Funny how Reich leaves out the part where Hillary “reaffirms her support for strong Wall Street regulation” and only notes the part where she will “listen to anyone’s ideas.” Gasp! How can anyone promise to listen to the ideas of rich people like Paul McCartney or Jon Bon Jovi alongside the ideas of Robert Reich? When Reich was part of the Clinton Administration during the 1990s, he didn’t seem to have much of a problem then. Funny, that. He was part of the very Administration he now complains that Hillary plans to emulate.
Here’s the rest of Reich’s missive:
The Times reports she’s extremely relaxed at these gatherings, unlike elsewhere on the campaign trail. “If she feels most at ease around millionaires, within the gilded bubble, it is in part because they are some of her most intimate friends.”
I suggest Hillary (1) commit that campaign-finance reform will be part of her first 100-day agenda – including full disclosure of who contributes what, government match of small donations, ending the revolving door between business and government, and reversing “Citizens United”; (2) immediately sever all family connections to the Clinton Foundation; and (3) pledge that her top economic advisors will not be former Wall Street executives or directors.
What do you think?
I think this kind of bullshit is why progressives are not taken seriously by the vast majority of thinking people.
What the hell does it mean that she’s more relaxed at these meetings than she is at rallies full of strangers, including people who hate her? It’s meaningless, really, so why is Reich suggesting that it means something else? Who would not be more relaxed in a crowd full of people who believe in her enough to pay $200,000 or $350,000 to hear her speak than she is in a crowd that may decide to heckle her? In a public space, she has to be careful to not say anything that might be picked up by the press. In a private gathering, she doesn’t. The article he’s referring to made this point, why did he ignore it?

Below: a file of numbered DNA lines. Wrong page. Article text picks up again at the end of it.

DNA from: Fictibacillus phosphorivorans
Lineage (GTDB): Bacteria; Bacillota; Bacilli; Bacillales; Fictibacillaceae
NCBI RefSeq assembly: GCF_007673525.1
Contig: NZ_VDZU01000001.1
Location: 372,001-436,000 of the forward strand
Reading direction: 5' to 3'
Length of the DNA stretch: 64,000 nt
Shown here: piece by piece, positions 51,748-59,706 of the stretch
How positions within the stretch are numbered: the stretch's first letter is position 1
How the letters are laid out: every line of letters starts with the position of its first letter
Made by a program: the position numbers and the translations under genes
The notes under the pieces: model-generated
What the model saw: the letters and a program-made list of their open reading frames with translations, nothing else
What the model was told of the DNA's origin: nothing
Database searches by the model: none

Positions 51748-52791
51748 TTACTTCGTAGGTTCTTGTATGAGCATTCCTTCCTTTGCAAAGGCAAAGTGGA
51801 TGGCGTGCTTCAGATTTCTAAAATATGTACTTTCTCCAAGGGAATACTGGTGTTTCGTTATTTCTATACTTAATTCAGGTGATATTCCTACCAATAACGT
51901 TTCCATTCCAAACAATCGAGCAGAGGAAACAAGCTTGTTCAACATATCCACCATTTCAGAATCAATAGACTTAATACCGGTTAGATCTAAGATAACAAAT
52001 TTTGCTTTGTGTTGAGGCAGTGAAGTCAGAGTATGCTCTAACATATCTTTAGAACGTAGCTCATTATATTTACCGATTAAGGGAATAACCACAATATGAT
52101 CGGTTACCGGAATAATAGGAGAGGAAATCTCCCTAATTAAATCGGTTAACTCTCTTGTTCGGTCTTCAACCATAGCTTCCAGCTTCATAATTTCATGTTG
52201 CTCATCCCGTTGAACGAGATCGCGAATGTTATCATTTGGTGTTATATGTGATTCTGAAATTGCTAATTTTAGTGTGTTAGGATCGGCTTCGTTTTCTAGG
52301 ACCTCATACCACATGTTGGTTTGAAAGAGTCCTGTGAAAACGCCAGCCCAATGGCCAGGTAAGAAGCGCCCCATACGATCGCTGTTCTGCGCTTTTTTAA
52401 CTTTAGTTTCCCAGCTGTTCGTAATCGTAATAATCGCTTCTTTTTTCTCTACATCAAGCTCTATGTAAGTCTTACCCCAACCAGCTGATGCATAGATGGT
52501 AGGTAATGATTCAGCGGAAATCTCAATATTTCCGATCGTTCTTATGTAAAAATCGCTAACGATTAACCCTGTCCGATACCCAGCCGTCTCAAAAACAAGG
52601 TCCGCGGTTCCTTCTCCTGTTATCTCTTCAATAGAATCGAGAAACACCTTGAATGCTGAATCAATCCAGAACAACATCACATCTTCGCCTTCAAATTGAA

Oh, yeah, and by the way; most of the $143 million she raised in August went to the national Democratic Party and state party committees; it did not even go into her campaign, let alone her pockets, so the implication that, somehow, the people attending these fundraisers were somehow buying access is ridiculous.
As for his recommendations at the end, the president can’t just enact campaign finance reforn of the sort he suggests in 100 days and, if Democrats don’t win everything they can to get as many Democrats elected as possible, they won’t happen at all. It will take a Supreme Court case to overturn Citizens United and Republicans like the current system better than anything. And invoking the Clinton Foundation is pure click-bait. She has already severed her ties to the Clinton Foundation and Bill Clinton has promised to do so if she wins, so he’s skiing for something she’s already agreed to. And as for the last one, all I can say is, who cares whether her economic advisors are “Wall Street,” really? This is reminiscent of the whining about Tim Geithner. When you’re trying to run the US economy, who best to handle the problems than someone who understands them? Hillary is still in charge, just as Obama has been in charge, even when Geithner was Treasury Secretary.
Here’s the question, though; should everyone who has ever done anything for corporate interests be disqualified from participating in democracy? If that’s the case, why should we ever listen to Reich. I mean, he did spend several years working under Robert Bork when he was Solicitor General.
This type of thing is pure click-bait and it’s time we stopped paying attention to it.